The Federal Register is a daily journal of federal government activity that includes presidential documents, proposed and final rules, and public notices. It is a common measure of an administration’s regulatory activity, accounting for both regulatory and deregulatory actions.
From Sept. 20 through Sept. 24, the Federal Register grew by 1,114 pages for a year-to-date total of 53,184 pages.
The Federal Register hit an all-time high of 95,894 pages in 2016.
This week’s Federal Register featured the following 597 documents:
Three proposed rules, including an energy conservation program from the Energy Department, and six final rules, including a correction to the Environmental Protection Agency GHG emission standards and test procedures for control of air pollution from airplanes and airplane engines, were deemed significant under E.O. 12866—defined by the potential to have large impacts on the economy, environment, public health, or state or local governments. Significant actions may also conflict with presidential priorities or other agency rules. The Biden administration has issued 61 significant proposed rules, 69 significant final rules, and one significant notice as of Sept. 24.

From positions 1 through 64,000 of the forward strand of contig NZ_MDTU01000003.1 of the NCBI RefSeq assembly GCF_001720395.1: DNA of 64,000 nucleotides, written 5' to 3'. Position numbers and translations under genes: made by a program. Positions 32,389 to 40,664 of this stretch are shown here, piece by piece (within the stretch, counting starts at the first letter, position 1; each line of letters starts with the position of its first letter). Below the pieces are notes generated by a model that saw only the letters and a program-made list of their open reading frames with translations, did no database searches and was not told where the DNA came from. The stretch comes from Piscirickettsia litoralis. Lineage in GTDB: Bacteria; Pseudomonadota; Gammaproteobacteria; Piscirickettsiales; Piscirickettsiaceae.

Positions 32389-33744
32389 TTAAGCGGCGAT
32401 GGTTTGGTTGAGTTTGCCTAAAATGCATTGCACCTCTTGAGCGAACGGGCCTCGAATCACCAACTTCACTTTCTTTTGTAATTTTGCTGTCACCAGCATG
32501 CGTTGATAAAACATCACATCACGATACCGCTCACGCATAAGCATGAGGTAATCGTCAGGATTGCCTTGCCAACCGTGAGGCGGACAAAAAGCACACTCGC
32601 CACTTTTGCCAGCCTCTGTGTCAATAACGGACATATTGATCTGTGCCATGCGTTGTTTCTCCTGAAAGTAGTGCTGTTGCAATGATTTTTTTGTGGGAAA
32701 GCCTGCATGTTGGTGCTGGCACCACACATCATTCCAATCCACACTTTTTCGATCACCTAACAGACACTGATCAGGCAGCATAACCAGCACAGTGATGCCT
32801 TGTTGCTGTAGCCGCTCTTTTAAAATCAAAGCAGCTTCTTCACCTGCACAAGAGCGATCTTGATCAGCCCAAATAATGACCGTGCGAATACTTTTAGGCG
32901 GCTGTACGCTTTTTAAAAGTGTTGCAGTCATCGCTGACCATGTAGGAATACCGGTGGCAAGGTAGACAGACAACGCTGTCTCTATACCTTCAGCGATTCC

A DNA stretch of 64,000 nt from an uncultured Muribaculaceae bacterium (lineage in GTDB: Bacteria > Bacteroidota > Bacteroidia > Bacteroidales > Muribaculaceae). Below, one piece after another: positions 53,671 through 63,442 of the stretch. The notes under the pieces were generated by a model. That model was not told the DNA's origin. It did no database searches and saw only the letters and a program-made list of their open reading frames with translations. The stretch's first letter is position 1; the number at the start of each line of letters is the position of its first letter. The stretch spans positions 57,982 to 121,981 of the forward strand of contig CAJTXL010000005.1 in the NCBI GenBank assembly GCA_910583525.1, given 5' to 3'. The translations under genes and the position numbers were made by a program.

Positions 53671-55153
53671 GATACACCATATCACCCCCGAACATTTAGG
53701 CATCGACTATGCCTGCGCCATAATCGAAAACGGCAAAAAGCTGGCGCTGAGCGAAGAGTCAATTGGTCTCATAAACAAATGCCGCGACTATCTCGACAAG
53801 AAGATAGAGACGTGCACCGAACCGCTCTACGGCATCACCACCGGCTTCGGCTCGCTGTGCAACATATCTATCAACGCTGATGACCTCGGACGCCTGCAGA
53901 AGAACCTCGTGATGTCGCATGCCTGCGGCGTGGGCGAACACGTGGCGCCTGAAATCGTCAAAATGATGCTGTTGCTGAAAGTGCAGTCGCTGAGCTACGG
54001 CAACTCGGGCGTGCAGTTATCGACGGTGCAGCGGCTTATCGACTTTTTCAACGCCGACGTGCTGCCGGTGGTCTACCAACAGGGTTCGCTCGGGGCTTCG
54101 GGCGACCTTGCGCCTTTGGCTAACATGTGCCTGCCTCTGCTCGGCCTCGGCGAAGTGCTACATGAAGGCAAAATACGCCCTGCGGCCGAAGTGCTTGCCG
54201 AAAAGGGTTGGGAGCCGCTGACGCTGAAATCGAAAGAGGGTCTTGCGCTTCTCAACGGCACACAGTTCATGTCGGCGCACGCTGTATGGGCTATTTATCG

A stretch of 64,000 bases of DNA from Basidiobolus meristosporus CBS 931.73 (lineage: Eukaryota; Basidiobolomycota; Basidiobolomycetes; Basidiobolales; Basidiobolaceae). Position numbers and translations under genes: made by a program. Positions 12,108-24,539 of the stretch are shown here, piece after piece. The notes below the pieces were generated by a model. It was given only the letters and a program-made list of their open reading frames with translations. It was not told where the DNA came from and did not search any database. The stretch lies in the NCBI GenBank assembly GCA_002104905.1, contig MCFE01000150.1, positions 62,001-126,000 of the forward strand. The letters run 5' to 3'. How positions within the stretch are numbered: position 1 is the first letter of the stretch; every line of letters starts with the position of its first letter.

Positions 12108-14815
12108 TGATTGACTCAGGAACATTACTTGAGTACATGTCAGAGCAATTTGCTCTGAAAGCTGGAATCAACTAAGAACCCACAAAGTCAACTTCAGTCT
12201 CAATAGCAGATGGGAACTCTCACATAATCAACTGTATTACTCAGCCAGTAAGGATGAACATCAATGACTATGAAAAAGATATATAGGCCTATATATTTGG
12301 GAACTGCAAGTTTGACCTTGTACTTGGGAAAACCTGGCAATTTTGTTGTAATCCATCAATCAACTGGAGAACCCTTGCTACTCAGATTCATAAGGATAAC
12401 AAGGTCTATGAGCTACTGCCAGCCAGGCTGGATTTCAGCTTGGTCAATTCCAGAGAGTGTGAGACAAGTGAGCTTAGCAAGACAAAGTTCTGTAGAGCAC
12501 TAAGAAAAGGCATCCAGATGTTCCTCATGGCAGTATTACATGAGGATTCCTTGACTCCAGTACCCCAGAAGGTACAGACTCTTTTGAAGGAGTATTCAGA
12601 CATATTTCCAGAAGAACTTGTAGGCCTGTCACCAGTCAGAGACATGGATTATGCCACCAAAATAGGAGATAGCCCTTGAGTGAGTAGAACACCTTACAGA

- 492 notices
- Seven presidential documents
- 31 proposed rules
- 67 final rules
Ballotpedia maintains page counts and other information about the Federal Register as part of its Administrative State Project. The project is a neutral, nonpartisan encyclopedic resource that defines and analyzes the administrative state, including its philosophical origins, legal and judicial precedents, and scholarly examinations of its consequences. The project also monitors and reports on measures of federal government activity.